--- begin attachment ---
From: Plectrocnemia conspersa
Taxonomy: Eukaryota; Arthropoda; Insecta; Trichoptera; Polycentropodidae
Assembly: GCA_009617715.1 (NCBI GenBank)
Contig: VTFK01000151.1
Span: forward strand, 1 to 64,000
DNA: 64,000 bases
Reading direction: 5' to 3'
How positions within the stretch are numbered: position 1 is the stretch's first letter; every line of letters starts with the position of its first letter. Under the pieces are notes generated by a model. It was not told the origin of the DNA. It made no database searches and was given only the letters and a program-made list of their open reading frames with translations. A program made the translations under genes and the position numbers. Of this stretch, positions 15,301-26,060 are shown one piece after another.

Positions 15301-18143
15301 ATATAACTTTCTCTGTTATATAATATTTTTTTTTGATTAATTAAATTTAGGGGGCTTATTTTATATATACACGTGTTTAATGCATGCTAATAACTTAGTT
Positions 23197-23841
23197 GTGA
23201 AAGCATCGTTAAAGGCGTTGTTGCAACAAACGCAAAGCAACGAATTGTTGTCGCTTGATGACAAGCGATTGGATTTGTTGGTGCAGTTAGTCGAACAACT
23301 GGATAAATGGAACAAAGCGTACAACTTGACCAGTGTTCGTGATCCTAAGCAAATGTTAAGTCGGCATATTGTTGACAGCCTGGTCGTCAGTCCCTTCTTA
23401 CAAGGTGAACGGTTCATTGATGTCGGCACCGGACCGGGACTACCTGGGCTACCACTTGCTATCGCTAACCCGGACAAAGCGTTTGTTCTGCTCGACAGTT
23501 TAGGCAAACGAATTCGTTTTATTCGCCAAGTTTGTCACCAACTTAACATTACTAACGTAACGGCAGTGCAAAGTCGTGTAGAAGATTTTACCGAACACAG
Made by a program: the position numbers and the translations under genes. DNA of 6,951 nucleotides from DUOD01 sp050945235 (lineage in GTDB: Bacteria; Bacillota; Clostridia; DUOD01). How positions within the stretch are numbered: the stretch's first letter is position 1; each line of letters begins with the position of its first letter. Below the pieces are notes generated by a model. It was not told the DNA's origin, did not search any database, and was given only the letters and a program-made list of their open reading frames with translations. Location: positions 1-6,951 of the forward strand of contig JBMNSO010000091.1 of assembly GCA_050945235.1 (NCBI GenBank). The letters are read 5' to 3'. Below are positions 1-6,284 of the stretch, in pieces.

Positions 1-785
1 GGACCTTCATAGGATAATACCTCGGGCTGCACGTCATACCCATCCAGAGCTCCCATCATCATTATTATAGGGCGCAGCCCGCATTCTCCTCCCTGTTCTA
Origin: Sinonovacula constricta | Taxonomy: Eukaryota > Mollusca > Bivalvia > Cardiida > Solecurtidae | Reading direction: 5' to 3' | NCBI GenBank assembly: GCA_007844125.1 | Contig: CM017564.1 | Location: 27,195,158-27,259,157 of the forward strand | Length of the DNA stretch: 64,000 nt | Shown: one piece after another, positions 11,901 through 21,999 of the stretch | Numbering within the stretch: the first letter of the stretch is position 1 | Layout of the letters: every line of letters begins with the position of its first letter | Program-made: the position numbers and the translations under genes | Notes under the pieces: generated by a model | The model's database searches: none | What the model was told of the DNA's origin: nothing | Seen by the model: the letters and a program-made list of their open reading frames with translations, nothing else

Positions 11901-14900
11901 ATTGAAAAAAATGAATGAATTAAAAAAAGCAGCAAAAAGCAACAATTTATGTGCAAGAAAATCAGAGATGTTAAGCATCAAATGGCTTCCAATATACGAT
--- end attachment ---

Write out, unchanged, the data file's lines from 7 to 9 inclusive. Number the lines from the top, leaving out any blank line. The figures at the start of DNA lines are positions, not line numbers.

Reading direction: 5' to 3'
How positions within the stretch are numbered: position 1 is the stretch's first letter; every line of letters starts with the position of its first letter. Under the pieces are notes generated by a model. It was not told the origin of the DNA. It made no database searches and was given only the letters and a program-made list of their open reading frames with translations. A program made the translations under genes and the position numbers. Of this stretch, positions 15,301-26,060 are shown one piece after another.

Positions 15301-18143